It just so happens that Mozart’s Variation 3 of his Sonata in A Major, K. 331, presents the challenge of playing parallel octaves in LEGATO (smooth and connected) And to make the task even more complex, the composer uses the A minor tonality, with F# and G# inserted into the passage fleshing out the MELODIC form. It can become a slippery slope in any case, no matter what key is assigned to a passage like this.
Taking these snatches from the piano literature serves a double purpose. It builds technique as it expands repertoire.
In the attached video I demonstrate ways to practice legato octaves in a step-wise manner, emphasizing the need for a good, facile fingering. In addition, a supple wrist and roll of the arm also helps a student navigate the tricky musical terrain.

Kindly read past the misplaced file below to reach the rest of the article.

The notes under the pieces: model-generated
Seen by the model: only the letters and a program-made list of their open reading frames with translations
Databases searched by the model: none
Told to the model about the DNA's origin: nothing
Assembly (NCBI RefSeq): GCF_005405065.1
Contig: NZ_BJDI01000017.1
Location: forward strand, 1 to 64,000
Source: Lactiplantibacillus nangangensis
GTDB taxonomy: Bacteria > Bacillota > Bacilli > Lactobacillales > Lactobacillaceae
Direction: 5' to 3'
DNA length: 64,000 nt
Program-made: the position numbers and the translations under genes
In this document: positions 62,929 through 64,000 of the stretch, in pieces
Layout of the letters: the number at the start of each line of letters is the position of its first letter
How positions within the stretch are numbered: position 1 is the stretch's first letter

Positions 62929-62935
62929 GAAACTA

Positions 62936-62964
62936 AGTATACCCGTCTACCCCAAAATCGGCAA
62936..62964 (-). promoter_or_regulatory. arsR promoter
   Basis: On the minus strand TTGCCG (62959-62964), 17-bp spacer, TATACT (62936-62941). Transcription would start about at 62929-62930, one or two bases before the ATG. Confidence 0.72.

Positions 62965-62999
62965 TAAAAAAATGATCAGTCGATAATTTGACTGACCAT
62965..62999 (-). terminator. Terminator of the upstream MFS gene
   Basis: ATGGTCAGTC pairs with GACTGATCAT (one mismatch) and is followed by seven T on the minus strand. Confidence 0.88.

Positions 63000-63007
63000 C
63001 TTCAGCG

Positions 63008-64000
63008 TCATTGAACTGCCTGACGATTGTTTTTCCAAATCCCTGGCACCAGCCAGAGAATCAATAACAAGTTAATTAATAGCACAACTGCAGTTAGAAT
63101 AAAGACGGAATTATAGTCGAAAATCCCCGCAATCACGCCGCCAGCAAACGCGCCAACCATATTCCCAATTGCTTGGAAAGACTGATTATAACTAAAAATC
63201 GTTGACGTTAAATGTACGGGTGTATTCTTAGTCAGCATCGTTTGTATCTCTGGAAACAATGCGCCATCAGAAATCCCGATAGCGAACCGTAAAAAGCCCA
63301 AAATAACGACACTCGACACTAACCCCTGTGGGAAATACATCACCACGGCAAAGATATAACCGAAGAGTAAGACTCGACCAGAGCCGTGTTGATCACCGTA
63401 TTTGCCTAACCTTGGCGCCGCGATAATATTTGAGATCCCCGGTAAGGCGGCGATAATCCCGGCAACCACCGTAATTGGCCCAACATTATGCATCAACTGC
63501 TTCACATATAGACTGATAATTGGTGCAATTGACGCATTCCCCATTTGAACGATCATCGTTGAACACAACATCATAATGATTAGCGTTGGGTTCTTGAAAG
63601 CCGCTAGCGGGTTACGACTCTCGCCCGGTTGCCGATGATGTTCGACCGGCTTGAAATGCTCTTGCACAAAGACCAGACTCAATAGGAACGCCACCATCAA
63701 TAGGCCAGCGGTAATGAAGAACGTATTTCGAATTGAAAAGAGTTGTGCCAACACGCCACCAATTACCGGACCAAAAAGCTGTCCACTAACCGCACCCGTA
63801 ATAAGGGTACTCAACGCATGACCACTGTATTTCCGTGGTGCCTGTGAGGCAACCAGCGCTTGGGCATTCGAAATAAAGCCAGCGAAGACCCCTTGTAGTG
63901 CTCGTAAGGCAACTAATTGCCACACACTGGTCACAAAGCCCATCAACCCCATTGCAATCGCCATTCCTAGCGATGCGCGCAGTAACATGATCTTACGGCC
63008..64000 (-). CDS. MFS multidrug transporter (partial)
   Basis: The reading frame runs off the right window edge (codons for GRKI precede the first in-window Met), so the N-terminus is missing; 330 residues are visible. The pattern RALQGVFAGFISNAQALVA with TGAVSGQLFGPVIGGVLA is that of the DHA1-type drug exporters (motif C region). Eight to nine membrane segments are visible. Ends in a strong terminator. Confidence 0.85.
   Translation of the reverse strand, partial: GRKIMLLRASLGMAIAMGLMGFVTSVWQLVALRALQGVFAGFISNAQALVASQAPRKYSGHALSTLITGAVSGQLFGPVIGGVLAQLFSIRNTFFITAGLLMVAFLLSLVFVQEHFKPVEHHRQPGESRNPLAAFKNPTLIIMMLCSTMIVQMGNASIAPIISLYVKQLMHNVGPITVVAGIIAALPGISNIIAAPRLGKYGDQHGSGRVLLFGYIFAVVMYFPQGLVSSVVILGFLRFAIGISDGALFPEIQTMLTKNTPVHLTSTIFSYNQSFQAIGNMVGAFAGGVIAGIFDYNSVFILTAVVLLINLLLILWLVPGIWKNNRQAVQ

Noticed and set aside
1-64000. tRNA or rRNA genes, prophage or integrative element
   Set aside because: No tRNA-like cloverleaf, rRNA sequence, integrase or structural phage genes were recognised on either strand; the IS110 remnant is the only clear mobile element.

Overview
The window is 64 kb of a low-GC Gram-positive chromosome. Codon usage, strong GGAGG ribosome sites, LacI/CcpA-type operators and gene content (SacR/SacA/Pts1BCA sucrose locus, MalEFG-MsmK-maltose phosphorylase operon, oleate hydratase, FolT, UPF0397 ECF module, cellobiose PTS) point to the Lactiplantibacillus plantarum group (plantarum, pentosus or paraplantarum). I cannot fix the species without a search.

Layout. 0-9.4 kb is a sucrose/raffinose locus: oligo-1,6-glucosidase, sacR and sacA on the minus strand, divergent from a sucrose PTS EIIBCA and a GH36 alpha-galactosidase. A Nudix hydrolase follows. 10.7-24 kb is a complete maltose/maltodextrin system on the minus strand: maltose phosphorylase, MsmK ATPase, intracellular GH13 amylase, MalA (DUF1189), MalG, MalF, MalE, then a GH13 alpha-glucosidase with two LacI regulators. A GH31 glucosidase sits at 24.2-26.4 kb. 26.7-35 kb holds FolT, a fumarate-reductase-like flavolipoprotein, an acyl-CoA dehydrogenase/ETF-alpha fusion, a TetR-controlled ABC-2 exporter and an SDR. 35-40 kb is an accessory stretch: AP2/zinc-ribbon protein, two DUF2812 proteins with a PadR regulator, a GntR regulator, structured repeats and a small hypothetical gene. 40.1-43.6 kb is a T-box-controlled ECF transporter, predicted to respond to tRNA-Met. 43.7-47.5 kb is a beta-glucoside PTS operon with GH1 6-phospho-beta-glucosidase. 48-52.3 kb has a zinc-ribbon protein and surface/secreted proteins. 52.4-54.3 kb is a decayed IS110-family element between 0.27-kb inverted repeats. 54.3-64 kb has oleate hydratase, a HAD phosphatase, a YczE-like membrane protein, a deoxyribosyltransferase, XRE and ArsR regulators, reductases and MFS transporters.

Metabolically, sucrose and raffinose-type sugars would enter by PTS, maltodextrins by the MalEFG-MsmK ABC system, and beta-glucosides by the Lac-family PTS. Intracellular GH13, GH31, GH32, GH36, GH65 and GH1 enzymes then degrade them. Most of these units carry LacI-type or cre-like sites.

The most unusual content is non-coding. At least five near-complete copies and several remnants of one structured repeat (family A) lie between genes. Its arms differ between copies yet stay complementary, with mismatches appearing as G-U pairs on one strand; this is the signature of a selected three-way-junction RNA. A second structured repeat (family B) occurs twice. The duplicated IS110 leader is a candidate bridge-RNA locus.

Behind tempo practice is always recommended, with a deep physical, and ear-attentive connection to notes and phrases. In this case the octaves have to play out in curves, like the preceding line, which meanders along as a singular spun melody. One can consider the octaves to be a variant of this opening phrase.